ATPases: Different cellular compartments possess multiple ATPases activity, such as Na+ , K+-ATPase of plasma membrane, ATPase of actomyosine complex, Ca2+-ATPase of plasma membrane and sarcoplasmic reticulum, which all are ATP-consuming enzymes. Mitochondrial ATP synthase too can hydrolyze ATP to maintain mitochondrial energy state under certain conditions, such as ischemia, and DZ was shown to inhibit ATP hydrolysis by this enzyme [15,18]. While the effect of DZ on cellular ATPases was not yet studied in detail, the suppression of total Ca2+, Mg2+-ATPase activity by ~30% in heart mitochondria homogenates was shown [15]. Together with the inhibition of F0F1 ATP synthase activity, this helped to preserve cellular ATP level under myocardial ischemia [15,18].

Succinate Dehydrogenase (SDH), a Complex II of the respiratory chain, is well-established mitochondrial target of DZ [15-17]. SDH is a FAD-dependent enzyme, and mitochondrial ROS production generated from Complex-II greatly depends on flavoprotein redox state and the functioning of a coenzyme Q cycle. Although SDH was proposed to be a component of a multiprotein complex, which after isolation and reconstitution exhibited KATP channel properties [60,61], of pharmacological mKATP channel openers only DZ was known to inhibit SDH activity. Important physiological consequence of this inhibition is a suppression of SDH-derived ROS production shown to be important risk factor under several pathological states, including cancer and diabetes [17]. Accordingly, similar protective effects of DZ and SDH inhibitor malonate in ischemic preconditioning were observed, in no way dependent on mKATP channel activity [17].

Protein Kinase C (PKC-epsilon isoform) is one more known cellular target of DZ [2,21]. Thus, PKC-epsilon activation by DZ was shown to indirectly activate the mKATP channel by translocation of PKC-epsilon from the cytosol to mitochondria [21]. This indirect mKATP channel activation caused flavoprotein oxidation that was similarly reversed either by the PKC inhibition, or mKATP channel block by 5-HD [21]. It was shown too that PKC activation could promote import of Kir6.2- containing sKATP channels to mitochondria, and the enrichment of mitochondria by Kir6.2/SUR2A comprising channels was shown to result from PKC activation [62]. The question remains, whether the mechanism described is relevant for other subunit isoforms of KATP channel. In turn, cardiac mKATP channel opening resulted in PKCepsilon activation ensuing from the elevation of hydroperoxide production in mitochondrial matrix [63]. Thus a reciprocal dependence appears between PKC-epsilon and mKATP channel activation, which likely can be amplified by DZ with consequent bioenergetic effects in mitochondria.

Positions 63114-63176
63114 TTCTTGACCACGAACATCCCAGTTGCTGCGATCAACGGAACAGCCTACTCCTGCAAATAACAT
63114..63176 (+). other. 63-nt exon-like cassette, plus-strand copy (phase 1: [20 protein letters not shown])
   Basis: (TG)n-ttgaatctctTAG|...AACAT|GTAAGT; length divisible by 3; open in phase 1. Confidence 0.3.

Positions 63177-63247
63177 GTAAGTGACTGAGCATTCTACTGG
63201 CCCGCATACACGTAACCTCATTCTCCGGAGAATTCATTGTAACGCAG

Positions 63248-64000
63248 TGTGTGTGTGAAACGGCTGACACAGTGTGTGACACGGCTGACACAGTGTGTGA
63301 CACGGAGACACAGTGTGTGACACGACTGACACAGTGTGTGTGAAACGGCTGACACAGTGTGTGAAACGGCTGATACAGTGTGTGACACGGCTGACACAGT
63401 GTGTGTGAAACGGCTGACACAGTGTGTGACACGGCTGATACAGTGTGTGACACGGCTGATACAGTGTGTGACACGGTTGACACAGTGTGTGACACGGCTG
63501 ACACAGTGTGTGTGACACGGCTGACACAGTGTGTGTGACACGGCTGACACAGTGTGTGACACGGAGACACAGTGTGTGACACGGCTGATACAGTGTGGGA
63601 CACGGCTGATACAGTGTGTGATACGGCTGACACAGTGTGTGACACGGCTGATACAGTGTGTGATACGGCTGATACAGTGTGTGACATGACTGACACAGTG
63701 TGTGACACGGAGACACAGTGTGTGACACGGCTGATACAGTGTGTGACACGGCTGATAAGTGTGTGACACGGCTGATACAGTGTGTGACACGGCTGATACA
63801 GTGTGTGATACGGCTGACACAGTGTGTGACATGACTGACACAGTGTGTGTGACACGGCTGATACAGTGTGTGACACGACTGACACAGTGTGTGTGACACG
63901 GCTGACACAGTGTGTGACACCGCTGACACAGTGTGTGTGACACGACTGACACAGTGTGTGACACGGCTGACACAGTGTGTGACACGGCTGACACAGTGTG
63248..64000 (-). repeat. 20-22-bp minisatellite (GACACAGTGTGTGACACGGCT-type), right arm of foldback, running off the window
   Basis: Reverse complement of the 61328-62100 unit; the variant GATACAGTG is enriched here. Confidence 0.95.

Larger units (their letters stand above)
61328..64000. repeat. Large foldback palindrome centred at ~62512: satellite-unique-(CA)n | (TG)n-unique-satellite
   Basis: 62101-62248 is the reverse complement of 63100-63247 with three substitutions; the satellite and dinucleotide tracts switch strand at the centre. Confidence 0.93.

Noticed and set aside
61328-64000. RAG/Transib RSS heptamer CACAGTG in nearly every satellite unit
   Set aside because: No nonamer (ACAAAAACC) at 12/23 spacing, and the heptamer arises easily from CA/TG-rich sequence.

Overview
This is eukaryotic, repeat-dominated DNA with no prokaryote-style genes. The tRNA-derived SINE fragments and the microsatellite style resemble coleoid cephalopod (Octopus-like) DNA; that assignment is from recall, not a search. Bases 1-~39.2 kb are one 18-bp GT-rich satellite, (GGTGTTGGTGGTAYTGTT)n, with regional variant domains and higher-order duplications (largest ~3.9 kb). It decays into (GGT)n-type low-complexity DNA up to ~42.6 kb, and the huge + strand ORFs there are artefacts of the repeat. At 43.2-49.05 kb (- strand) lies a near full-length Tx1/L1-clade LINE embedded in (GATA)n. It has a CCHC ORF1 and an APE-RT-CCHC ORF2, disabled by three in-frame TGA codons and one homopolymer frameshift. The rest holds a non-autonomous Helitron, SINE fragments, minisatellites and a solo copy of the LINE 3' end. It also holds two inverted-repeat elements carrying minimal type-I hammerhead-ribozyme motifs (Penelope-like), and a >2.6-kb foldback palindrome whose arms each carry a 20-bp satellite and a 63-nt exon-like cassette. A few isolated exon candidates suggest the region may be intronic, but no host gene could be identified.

Interestingly, all described off-target effects of DZ seem to be cytoprotective. So, suppression of ATP hydrolysis due to the down modulation of F0F1 ATP synthase [19] and the inhibition of cellular ATPases seem to be helpful in preventing cellular ATP depletion under ischemia [15,18], while the suppression of ATP synthesis likely could help to keep KATP channels in highly active state in order to afford cytoprotection via mild uncoupling, SDH inhibition, suppression of ROS overproduction [8,17,20,64] and the inhibition of permeability transition pore activity [8,63]. At last, PKC activation was shown to exert several cytoprotective actions via cell-signaling pathways [63,65].